In Black Food Geographies, the author conducts research on the individual lives and community structure in the residential area of Deanwood, located in Washington, DC, to investigate how the historically black neighborhood navigates food inequality. She breaks her report into five chapters which focus on the history of Deanwood’s location, how residents utilize or avoid Safeway grocery stores, how nostalgic memories impact current resident’s views on food inequality, the symbol of racial progress local Community Market, and lastly, the symbolism behind the local community garden. The author, Ashanté Reese, interviews individual community members throughout her study, asking them how they interact with grocery stores and obtain access to foods. Reese records the stories of older residents, who talk of the fresh produce their families used to grow on their properties in the 1940s and 50s. The oral histories reveal that Deanwood’s citizens were relatively self-sufficient in terms of having access to fresh, healthy foods. In the late 1960s, however, grocery stores in the area began to decrease drastically, with chain grocery stores leaving the predominantly black neighborhoods to cater towards more white, affluent areas.
One of the remaining grocery stores in the area, Safeway, was avoided by many Deanwood residents due to its poor quality and management. Residents who have access to cars will shop outside their community for better food, while those who cannot travel believe they should have the right to better quality shopping experience. Time and children’s health also factor into where residents choose to shop, which could force them to compromise on other costs in their life, such as the cost of dental insurance.
In Reese’s third chapter, she investigates how nostalgia plays a role in how resident’s view their access to food today. Through interviews with the older generations, the narratives given reveal the interconnectedness between the loss of stores, community togetherness, and self-reliance on navigating the food landscape. One community member mentioned that fast food and convenience stores caused people to change their own habits and lifestyles such as cooking less home meals. Residents base their current access to food off their past access, which provides a look into the social changes of the community. One integral aspect of Deanwood that has not changes much however, is the Community Market discussed in chapter five. Owned by Mr. Jones father before being handed down to him, this black-owned business represents continuity, self-reliance, and communal responsibility. Although it is not a busy store, it is beloved by the community because it stands as a past relic for Deanwood’s African American history.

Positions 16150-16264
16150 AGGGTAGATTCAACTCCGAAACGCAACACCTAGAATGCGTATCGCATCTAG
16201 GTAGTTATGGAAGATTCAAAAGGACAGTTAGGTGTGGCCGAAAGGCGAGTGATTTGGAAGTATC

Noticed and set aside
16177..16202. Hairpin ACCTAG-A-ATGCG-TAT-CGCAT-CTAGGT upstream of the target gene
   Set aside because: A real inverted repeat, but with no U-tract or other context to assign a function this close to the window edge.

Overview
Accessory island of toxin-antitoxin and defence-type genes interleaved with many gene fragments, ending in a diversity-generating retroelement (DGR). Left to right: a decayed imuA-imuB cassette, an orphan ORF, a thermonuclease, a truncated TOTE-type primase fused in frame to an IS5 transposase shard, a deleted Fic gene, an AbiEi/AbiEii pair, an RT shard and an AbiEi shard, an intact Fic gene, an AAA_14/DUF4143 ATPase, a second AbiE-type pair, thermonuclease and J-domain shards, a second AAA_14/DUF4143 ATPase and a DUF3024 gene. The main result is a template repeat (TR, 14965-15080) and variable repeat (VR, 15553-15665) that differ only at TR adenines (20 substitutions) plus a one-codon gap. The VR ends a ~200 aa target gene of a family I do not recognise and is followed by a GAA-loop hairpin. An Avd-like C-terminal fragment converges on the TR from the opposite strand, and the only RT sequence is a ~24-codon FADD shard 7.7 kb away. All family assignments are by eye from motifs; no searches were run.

Similarly, the community garden in chapter five serves as a symbol of Deanwood’s resident’s commitment to continue residing in the area, despite the uncertainty of what will become of their low-income housing. Although the garden was not as successful as community members hoped it would be, the children in the area were able to learn basic gardening skills and contribute to the well-being of their community. Together, these community member’s stories reflect on the many ways that marginalized peoples’ access to food in our nation is oppressed, but also sheds light onto how resilient citizens can be when faced with social injustices.